The experience of watching the TV incarnation of Lizzie Dripping, following its 2017 DVD release, resulted in possibly the broadest gap between my expectations of a previously unseen TV programme and the nature of the show itself. What I imagined: a goofy, knockabout comedy in which a young girl befriends a funny witch, pitched somewhere between Catweazle and Rentaghost. What I watched: a beautifully melancholy meditation on the passing of childhood, and an anxious teenager’s fear of the future. This book, an adaptation of the series (or possibly vice-versa: the publications and broadcasts were pretty much concurrent, and the chronology is a little confusing) develops the latter themes in delightfully downbeat style.
Lizzie is an imaginative, rather wistful girl whose name, we swiftly discover, is actually Penelope Arbuckle – “Lizzie Dripping” being a common, affectionate Nottinghamshire nickname for a girl who is “dreamy and daring at the same time”. Her home village, Little Hemlock, is caught on that very 1970s cusp between traditional rural life and encroaching modernity, evoked perfectly by her father’s recent career switch from traditional blacksmithery to modern plumbing. This telling leap from shodding carthorses to installing central heating almost epitomises Lizzie’s worried state-of-mind: she finds the changes in both family and village life, and her own increasing maturity, to be the source of simmering anxiety, and turns to a mysteriously-materialising witch for respite and advice.
Yes, indeed – a bona fide witch, who literally appears from nowhere in the autumnal village churchyard, and whose relationship with Lizzie is mercurial to say the least. She is by no means malevolent, but neither is she entirely friendly, and the spells she casts at Lizzie’s behest have frequently unexpected consequences. Her nature is left deliciously ambiguous – there is no evidence that the witch doesn’t exist in physical form, but the fact that she interacts with Lizzie alone throughout the course of these stories suggests the real sadness at the heart of these tales: Lizzie has invented an imaginary, supernatural friend as a funny, whimsical coping mechanism, one last blast of childhood fun before the adult world sweeps her away forever.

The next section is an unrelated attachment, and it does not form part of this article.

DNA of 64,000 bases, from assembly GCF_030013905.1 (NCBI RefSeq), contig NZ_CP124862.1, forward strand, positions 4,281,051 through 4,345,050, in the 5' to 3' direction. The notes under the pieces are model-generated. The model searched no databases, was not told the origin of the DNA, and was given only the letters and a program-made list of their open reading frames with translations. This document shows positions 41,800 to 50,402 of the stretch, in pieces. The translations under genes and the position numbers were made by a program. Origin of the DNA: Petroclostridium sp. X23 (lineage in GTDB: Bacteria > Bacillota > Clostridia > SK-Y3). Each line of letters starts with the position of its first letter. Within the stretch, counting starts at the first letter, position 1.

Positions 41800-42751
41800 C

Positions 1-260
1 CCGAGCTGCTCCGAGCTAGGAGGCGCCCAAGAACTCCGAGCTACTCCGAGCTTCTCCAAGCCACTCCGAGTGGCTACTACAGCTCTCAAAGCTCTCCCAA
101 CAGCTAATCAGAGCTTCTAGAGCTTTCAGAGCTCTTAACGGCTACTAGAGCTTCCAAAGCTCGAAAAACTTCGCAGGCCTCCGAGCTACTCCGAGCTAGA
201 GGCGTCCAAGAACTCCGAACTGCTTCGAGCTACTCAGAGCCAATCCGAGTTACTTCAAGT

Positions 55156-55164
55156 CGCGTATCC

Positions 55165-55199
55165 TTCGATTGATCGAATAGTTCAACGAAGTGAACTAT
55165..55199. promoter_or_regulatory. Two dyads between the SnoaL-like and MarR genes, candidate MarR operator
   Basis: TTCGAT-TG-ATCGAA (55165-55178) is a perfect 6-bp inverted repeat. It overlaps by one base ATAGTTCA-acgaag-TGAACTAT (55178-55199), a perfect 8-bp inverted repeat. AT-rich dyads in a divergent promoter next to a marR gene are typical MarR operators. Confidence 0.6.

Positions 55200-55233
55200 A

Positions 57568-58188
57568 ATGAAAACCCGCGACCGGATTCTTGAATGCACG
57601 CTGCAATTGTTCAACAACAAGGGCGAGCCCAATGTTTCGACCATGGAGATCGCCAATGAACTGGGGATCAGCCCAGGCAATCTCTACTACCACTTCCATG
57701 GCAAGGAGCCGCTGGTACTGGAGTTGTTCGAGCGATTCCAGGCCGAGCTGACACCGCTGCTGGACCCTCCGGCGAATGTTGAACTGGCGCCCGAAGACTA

The book draws together five loosely-linked short stories, most of which are infused with Lizzie’s reluctance to make the leap into adolescence. In ‘Lizzie Dripping and the Orphans’, she is overwhelmed with sadness at the prospect of surrendering her battered toys (“the one-eared rabbit called Loppy… the beautiful tin teapot with painted sunflowers”) for a local jumble sale, torn between losing the precious memories attached to them all, and helping the “ragged orphans” who run barefoot through her nightmares.
‘Lizzie Dripping’s Black Sunday’ sees her charged with the responsibility of looking after baby brother Toby; the “little fat lamb”, as their mother affectionately nicknames him. Dreamily pushing around him around Little Hemlock in his pram, she ponders the nature of adulthood (“What if I was grown-up, and married, and Toby was mine?”) before leaving him alone, in a barn, impulsively deciding to join the village kids on an afternoon blackberrying expedition. The witch is nominated as unlikely child-minder (“If he was to yell, I could spell him off again”) as Lizzie unthinkingly abandons her grown-up responsibilities.
And in the following story, ‘Lizzie Dripping Runs Away’, she goes a step further: attempting to desert Little Hemlock herself on the advice of the internal monologue that peppers the book, an always-unspoken diatribe against the adults that she feels treat her unjustly. Including, sometimes, her own parents. “She doesn’t really love me at all, you can see that” thinks Lizzie, after a ticking-off from her mother. “Toby’s all she cares about. Wouldn’t care two pins if it was me that was lost.”
But it isn’t the people themselves that really concern Lizzie: it’s change. They are a loving family, in a beautiful village with a gentle, supportive community, but Lizzie is simply overwhelmed by the arrival of her baby brother, her parents subsequent shift in focus, and the responsibility that Toby’s presence has introduced into her own life. “This is my childhood,” she ponders, in ‘Black Sunday’. “And soon it won’t be my childhood any more.” And for a moment, the book tells us, “the world seemed unbearably empty and sad”. Lizzie, we are left to assume, conjures the witch from her overactive imagination as a desperate measure to stave off this emptiness, and the book and TV series alike capture this quintessentially teenage uncertainty with a sensitive and affecting lightness of touch.
Point of Order: Initially commissioned as a one-off Jackanory Playhouse drama broadcast on 15th December 1972, Lizzie Dripping returned to BBC1 for a a further four episodes in March 1973, and another five in February 1975. Six years before she joined Blue Peter as regular presenter, Tina Heath played the title role, and rather marvellous she is, too. The witch was played by Sonia Dresdel, who had been a hugely acclaimed stage actress in the 1940s, and all location work was filmed in Helen Cresswell’s home village of Eakring, Nottinghamshire.
Mustiness Report: A nicely mature 5/10. My copy is a 1979 hardback reprint, with pages the colour of straw and a nicely battered dust jacket. Also: the vintage BBC logo on the front cover makes my heart sing.